Second Samuel takes up the narrative of accurate Bible history following the death of Saul, Israel’s first king, and carries it along to near the end of David’s 40-year reign. Thus, the period covered is from 1077 B.C.E. to about 1040 B.C.E. The fact that the book does not record David’s death is strong evidence that it was written about 1040 B.C.E., or just prior to his death.
At God’s direction, David and his men move their households to Hebron in the territory of Judah. Here the elders of the tribe come to anoint David as their king in 1077 B.C.E. following the death of Saul.
After the death of Saul and his other sons on the battlefield at Gilboa, Abner, a relative of Saul and the chief of his forces, took Ishbosheth, as a rival for the kingship over the nation, across the Jordan to Mahanaim, where he was installed as king over all the tribes except Judah, which recognized David as king. At the time Ishbosheth was 40 years old, and he is said to have reigned for two years. (2 Samuel 1:10 Ishbosheth, Saul’s son, was 40 years old when he became king over Israel, and he reigned for two years. The house of Judah, however, supported David.)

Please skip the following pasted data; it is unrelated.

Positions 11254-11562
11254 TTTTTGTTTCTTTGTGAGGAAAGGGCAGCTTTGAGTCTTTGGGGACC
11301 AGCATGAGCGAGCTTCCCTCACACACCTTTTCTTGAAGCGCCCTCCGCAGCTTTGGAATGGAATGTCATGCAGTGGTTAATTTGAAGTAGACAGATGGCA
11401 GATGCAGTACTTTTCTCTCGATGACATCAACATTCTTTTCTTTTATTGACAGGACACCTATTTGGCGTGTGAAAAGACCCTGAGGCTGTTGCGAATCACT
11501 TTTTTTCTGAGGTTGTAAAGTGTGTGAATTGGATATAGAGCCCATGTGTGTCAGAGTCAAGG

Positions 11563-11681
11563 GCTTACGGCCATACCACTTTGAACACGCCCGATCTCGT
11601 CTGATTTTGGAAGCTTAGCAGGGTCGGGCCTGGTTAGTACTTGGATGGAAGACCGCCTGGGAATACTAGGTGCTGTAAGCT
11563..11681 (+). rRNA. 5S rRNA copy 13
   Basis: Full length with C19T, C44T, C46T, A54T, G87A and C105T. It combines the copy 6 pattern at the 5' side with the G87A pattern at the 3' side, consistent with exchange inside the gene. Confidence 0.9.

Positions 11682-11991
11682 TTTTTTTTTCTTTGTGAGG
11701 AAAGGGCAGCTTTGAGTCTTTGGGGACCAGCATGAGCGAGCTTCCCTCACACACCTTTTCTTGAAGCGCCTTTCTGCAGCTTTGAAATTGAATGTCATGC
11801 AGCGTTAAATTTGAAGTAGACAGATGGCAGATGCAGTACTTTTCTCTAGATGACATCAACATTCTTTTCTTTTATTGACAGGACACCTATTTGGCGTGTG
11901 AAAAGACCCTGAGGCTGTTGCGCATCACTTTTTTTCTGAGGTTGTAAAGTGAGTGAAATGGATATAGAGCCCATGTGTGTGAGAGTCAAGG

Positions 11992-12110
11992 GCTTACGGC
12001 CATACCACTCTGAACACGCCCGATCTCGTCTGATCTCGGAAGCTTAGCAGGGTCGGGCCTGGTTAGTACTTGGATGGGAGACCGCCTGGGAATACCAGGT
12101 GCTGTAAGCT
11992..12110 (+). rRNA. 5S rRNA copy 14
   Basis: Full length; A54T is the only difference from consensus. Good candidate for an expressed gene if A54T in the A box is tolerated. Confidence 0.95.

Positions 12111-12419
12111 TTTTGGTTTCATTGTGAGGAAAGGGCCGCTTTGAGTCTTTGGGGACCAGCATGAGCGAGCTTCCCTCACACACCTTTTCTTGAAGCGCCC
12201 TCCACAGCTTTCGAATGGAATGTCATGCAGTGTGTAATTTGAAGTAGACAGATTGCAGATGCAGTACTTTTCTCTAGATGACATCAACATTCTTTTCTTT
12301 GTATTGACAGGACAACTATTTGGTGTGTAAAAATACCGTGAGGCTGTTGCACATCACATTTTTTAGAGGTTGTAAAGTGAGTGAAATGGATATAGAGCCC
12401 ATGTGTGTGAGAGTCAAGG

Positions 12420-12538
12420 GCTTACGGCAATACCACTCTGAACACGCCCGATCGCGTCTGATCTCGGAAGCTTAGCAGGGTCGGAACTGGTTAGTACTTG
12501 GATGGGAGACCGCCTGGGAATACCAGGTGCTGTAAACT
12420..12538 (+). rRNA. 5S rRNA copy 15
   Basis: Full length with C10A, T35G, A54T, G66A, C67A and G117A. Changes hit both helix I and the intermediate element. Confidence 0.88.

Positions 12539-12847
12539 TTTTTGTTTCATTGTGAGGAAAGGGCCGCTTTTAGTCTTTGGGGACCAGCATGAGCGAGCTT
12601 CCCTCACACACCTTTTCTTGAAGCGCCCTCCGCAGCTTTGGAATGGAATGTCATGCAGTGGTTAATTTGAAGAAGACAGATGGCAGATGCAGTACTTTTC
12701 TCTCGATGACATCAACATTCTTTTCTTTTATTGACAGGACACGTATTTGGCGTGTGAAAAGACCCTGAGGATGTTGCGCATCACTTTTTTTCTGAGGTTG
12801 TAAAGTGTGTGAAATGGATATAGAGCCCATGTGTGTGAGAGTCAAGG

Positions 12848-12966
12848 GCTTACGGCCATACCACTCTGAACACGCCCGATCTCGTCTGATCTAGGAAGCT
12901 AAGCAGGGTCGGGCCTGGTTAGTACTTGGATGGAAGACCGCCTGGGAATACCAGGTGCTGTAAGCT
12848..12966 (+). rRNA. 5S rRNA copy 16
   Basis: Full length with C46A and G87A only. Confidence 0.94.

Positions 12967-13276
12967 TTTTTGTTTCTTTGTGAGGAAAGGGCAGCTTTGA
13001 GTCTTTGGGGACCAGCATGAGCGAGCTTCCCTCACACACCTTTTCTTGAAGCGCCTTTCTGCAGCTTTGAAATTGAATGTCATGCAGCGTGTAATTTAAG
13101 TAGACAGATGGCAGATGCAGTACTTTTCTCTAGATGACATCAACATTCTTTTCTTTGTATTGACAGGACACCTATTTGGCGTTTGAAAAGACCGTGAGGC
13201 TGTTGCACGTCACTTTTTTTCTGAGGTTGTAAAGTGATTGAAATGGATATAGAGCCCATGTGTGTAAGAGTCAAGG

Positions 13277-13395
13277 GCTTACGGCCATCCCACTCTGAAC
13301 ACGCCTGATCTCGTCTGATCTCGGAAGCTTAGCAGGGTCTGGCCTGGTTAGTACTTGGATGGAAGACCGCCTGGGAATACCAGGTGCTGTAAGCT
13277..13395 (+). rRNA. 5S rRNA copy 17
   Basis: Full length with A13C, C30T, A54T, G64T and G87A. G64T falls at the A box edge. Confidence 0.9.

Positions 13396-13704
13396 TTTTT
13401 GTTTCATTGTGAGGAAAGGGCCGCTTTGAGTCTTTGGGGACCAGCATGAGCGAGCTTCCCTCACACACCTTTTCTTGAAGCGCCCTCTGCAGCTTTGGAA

Since the Bible does not say exactly where this two-year reign fits in with the seven-and-a-half-year period when David ruled as king at Hebron, there is no way of resolving differences of opinion held by scholars on the point. However, it does seem more reasonable to think that Ishbosheth was made king shortly after the death of his father (rather than five years later), in which case there would have been a lapse of about five years between his assassination and David’s being installed as king over all Israel.—2Sa 2:8-11; 4:7; 5:4, 5.
There are periodic clashes between the two opposing forces, and Abner kills a brother of Joab. Finally, Abner defects to David’s camp. To David he takes Saul’s daughter Michal, for whom David long ago paid the marriage price. However, in revenge for the slaying of his brother, Joab finds an occasion for killing Abner. Soon thereafter Ishbosheth himself is murdered as he is “taking his noonday siesta.”—4:5.
Though he has already ruled as king in Judah for seven years and six months, David now becomes undisputed ruler, and representatives of the tribes anoint him as king over all Israel. This is his third anointing (1070 B.C.E.). One of David’s first acts as ruler of the entire kingdom is to capture the stronghold of Zion in Jerusalem.